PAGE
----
Last week, Mozilla VP of products Jay Sullivan indicated  that HTML5 would eventually replace Adobe Flash. Along with Mozilla Firefox, every browser maker out there seems to be jumping on the bandwagon of HTML5, a term that has become the most overused buzzword in the tech industry.
But HTML5 is more than just the "trend de jour," says Ryan Gavin, senior director of Internet Explorer. The web language is enabling developers to create richer native web experiences, complete with video and audio and multimedia without the need for clunky third-party apps and plug-ins like Adobe Flash. "You can play buzzword bingo with HTML5 all day long," Gavin says. "Simply put, HTML5 is part of the secret sauce that is going to unlock and move forward a new set of web experiences."
Today, Microsoft released Internet Explorer 9, the browser's latest iteration, and like its Mountain View competitors Firefox and Google Chrome, Microsoft is fully focused on the power of HTML5 . With billions of users now upgrading to these HTML5-supported browsers, what kind impact will that have on the web? And could it mark the end of Adobe Flash, as Firefox has said?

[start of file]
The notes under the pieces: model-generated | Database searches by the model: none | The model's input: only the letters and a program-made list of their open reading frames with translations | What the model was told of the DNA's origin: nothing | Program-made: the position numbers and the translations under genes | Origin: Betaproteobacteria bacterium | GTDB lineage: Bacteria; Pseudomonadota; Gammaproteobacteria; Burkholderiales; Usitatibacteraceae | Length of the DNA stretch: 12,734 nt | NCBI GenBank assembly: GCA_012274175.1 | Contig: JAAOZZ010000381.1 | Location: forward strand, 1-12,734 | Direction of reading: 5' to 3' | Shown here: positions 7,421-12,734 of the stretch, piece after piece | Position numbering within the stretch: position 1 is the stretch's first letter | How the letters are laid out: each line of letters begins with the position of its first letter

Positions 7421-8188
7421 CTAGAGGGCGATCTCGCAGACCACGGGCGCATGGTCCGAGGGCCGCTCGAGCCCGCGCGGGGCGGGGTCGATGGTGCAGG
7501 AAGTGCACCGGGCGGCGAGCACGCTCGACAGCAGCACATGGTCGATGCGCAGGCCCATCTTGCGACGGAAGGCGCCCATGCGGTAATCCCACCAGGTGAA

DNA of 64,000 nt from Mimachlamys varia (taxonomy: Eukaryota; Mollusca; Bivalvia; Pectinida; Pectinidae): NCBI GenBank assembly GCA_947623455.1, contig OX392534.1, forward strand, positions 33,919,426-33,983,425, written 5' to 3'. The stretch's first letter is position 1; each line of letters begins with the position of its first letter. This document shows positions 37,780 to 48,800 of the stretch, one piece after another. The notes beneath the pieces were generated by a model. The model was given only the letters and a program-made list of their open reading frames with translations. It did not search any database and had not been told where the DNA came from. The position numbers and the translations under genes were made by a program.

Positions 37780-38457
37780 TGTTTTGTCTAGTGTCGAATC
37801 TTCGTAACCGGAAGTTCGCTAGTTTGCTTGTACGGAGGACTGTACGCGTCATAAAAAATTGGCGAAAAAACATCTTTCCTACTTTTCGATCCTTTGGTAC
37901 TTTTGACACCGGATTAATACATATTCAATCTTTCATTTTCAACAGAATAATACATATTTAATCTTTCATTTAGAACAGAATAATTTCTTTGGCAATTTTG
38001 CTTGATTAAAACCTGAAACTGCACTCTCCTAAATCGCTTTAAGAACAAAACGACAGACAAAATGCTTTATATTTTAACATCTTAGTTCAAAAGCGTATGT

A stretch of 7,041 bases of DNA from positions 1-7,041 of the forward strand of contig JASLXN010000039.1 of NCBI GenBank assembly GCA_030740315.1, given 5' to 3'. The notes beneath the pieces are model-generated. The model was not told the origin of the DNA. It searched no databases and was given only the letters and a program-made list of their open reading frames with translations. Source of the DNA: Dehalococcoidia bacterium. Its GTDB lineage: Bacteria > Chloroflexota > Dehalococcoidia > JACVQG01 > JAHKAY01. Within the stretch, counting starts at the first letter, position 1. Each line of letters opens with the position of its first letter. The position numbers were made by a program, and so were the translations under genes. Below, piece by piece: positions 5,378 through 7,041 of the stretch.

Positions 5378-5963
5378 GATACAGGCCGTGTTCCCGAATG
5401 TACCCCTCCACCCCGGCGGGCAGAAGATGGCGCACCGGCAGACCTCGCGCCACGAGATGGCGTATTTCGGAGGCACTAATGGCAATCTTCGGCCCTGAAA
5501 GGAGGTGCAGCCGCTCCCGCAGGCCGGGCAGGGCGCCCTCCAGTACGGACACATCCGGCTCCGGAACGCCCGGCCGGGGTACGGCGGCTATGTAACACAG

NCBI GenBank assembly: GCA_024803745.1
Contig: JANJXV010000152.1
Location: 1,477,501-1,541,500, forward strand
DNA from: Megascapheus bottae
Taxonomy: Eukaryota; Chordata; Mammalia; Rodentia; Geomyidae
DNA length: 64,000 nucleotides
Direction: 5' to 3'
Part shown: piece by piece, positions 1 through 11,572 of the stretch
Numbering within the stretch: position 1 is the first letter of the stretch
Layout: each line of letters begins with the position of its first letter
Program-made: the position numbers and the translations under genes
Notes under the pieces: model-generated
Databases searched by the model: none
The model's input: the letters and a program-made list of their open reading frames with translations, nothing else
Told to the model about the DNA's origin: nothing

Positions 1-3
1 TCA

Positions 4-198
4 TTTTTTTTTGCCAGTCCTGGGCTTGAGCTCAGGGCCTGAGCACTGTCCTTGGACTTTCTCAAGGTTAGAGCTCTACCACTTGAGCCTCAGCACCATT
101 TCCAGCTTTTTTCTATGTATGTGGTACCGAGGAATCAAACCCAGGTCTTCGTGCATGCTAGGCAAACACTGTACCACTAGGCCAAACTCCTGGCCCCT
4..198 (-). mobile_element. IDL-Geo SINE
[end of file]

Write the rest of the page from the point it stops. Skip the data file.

According to Gavin, one of the most important features of HTML5 is scalability. Before when developers built web pages, they had to make sure the coding worked across all platforms, which often meant rejiggering their site "over and over and over," says Gavin. "We want the same markup that you write for IE to work across Firefox, across Chrome, across Safari." That would mean less work and headaches for developers, and more freedom for users, who will be able to access these web experiences seamlessly across any number of devices, be they mobile phones or tablets, many of which (e.g. iPads, iPhones) are not designed to run Flash.
Is the industry heading away from Flash and toward HTML5? "I think of it as an accordion effect," Gavin says. "What you're seeing now with HTML5 and plug-ins like Flash and Silverlight is, I believe, simply a compression of that accordion, where the capabilities of HTML5 are getting closer to the current capabilities of plug-ins."
"History can be our guide on this one," he continues. "There's nothing to suggest in history that you won't see an expansion of that accordion--of new capabilities to come, where the boundaries of the web might get pushed over time. It'll be interesting to see that next expansion, if indeed that does take place."
Gavin specifies that he does believe that plug-ins will always be able to innovate faster than a "consensus-driven worldwide-standards process" like HTML5. "However, I don't have a crystal ball," he says.
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